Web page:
Faculty Books Examine the Health Risks of Climate Change
Each September for the last 14 years, policymakers, researchers, and activists have gathered for Climate Week NYC, a series of events to spur action on climate change timed to take place in conjunction with the annual session of the United Nations General Assembly. This year’s theme is “Getting It Done.”
This fall will also see the publication of a pair of books on the health impacts of climate change written by two Columbia Mailman School faculty in Environmental Health Sciences: Children’s Heath and the Peril of Climate Change by Frederica Perera and Greenhouse Planet by Lew Ziska. Both books build on research carried out by their authors and present their arguments to be understandable to lay readers. Both books are also pleas for urgent policy action.
Children’s Health and the Peril of Climate Change (Oxford University Press), out on October 18, investigates the climate crisis and the resulting health crisis for all children. The combustion of fossil fuel is the main human-made driver of climate change and toxic air pollution. Children are the most vulnerable and most affected. Almost every child on earth is exposed to at least one climate and environmental hazard, shock, or stressors such as extreme heat, severe weather, or drought; and 2 billion children breathe toxic air at levels exceeding standards set by the World Health Organization. Both threats are causing immediate and long-term physical and mental health effects. The book exposes the unique vulnerability of the developing child and the multiple and synergistic effects of climate change and air pollution on child health, especially for poor and marginalized children.
For more than 30 years, Perera, a professor of environmental health sciences and founding director of Columbia Center for Children’s Environmental Health (CCCEH), has pioneered novel methods to link exposure to air pollution and toxic chemicals to developmental disorders and illness in children, with the goal of preventing those harms. Currently, she serves as director of translational research at CCCEH. Her most recent research paper highlights the potential health benefits of a policy to limit transportation emissions.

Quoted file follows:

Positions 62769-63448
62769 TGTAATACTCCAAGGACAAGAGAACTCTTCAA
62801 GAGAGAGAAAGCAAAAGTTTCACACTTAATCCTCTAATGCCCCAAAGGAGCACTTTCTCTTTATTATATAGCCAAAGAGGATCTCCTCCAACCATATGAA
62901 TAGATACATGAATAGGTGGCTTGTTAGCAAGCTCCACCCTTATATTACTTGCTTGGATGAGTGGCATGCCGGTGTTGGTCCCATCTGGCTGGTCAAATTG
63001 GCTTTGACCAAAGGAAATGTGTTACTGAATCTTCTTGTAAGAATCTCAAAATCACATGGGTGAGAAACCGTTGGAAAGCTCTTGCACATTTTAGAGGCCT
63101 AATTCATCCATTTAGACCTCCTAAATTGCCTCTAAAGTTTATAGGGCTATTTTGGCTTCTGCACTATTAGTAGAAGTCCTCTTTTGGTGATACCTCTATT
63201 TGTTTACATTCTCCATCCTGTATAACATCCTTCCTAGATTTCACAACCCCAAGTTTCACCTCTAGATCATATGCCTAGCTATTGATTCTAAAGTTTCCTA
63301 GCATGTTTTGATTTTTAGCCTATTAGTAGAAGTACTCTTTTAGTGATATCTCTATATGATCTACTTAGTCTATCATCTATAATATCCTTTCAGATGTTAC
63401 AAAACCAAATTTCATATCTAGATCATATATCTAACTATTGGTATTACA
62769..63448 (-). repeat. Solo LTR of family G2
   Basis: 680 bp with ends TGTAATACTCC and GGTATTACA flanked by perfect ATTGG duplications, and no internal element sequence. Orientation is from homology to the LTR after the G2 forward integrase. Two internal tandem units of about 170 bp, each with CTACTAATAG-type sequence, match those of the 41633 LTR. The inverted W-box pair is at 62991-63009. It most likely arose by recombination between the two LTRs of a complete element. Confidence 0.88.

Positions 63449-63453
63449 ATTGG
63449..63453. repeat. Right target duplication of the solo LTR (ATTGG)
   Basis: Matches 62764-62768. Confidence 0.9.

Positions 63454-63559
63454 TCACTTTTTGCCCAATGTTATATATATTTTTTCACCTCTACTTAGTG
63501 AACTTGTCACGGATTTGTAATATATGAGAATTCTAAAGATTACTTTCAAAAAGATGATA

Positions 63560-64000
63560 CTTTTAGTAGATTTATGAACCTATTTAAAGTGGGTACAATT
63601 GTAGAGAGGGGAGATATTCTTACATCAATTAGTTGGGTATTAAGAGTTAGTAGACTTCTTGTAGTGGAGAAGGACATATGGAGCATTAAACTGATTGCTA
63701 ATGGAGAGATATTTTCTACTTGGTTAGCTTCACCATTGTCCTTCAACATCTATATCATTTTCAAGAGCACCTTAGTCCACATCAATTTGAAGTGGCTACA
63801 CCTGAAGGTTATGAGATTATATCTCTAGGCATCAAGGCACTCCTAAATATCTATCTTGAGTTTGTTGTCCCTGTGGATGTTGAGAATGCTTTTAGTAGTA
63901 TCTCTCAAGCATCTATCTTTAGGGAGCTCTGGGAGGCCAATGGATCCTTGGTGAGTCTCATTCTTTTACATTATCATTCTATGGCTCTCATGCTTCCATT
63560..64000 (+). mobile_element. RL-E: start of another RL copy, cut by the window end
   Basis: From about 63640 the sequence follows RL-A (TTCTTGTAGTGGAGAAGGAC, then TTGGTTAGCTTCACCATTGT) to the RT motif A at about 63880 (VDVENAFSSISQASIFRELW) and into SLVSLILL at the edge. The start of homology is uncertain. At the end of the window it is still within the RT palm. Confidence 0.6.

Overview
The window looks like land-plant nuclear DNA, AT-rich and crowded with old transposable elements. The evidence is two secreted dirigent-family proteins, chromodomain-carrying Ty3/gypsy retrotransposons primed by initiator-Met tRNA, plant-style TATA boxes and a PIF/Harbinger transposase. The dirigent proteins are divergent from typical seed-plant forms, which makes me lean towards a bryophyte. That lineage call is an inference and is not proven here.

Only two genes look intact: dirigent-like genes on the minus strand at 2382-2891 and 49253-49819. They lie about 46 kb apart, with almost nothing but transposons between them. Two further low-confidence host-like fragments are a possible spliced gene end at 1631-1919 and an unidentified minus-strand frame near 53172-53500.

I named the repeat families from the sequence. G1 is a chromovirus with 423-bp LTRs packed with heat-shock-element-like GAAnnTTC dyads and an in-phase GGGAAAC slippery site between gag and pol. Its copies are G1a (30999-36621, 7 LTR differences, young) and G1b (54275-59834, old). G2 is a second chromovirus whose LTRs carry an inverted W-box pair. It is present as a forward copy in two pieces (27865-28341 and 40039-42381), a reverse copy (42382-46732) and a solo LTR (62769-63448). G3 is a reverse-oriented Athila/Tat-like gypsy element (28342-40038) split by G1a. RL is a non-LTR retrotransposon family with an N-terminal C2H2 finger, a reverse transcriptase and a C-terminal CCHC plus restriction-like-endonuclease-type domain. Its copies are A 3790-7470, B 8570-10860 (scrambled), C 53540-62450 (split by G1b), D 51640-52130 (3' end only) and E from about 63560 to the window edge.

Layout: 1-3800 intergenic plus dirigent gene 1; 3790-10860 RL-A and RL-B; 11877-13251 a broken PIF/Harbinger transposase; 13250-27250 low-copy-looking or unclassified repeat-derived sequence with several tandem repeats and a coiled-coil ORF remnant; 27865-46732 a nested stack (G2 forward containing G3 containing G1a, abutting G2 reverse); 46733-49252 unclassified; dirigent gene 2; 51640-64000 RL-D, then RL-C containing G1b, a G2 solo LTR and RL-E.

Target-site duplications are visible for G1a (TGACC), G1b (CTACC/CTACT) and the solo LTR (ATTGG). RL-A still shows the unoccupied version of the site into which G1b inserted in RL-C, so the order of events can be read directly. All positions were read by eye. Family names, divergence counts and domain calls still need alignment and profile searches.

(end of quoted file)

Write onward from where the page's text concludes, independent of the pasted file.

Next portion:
“The consequences of climate change are horrifying, especially for children. Yet we can find hope and inspiration in the growing power of environmental justice, spiritual, Indigenous leaders, and youth in fighting for climate action and climate justice,” says Perera. “There are many solutions available right now for governments, businesses, and individuals. But bold action is needed now.”
Greenhouse Planet (Columbia University Press), out on September 27, reveals the stakes of increased CO2 for plants, people, and ecosystems—from crop yields to seasonal allergies and from wildfires to biodiversity. The book describes the importance of plants for food, medicine, and culture and explores the complex ways higher CO2 concentrations alter the systems on which humanity relies. It also explains the science of how increased CO2 affects various plant species and addresses the politicization and disinformation surrounding these facts.
Ziska, associate professor of environmental health sciences, is a plant biologist who served for nearly 25 years as a scientist at the U.S. Department of Agriculture. In 2019, he resigned to protest interference by the Trump administration with his research into the effects of rising carbon dioxide on rice cultivation. His research has reported that climate change exacerbates allergy seasons, makes herbicides less effective and could drive a decline in pollen important for bees. He has also examined what strains of rice and wheat will be best suited for a changing climate.
“CO2 is plant food. But this shouldn’t be misunderstood to be good news. The rise of carbon dioxide in the atmosphere means plants may grow faster, but will be less nutritious,” says Ziska. “At the same time, rising CO2 makes poison ivy more poisonous, kudzu more prolific, cheatgrass more flammable. And this is only the beginning of the harm climate change is inflicting on the global food system. The solution: good science and leadership who listen.”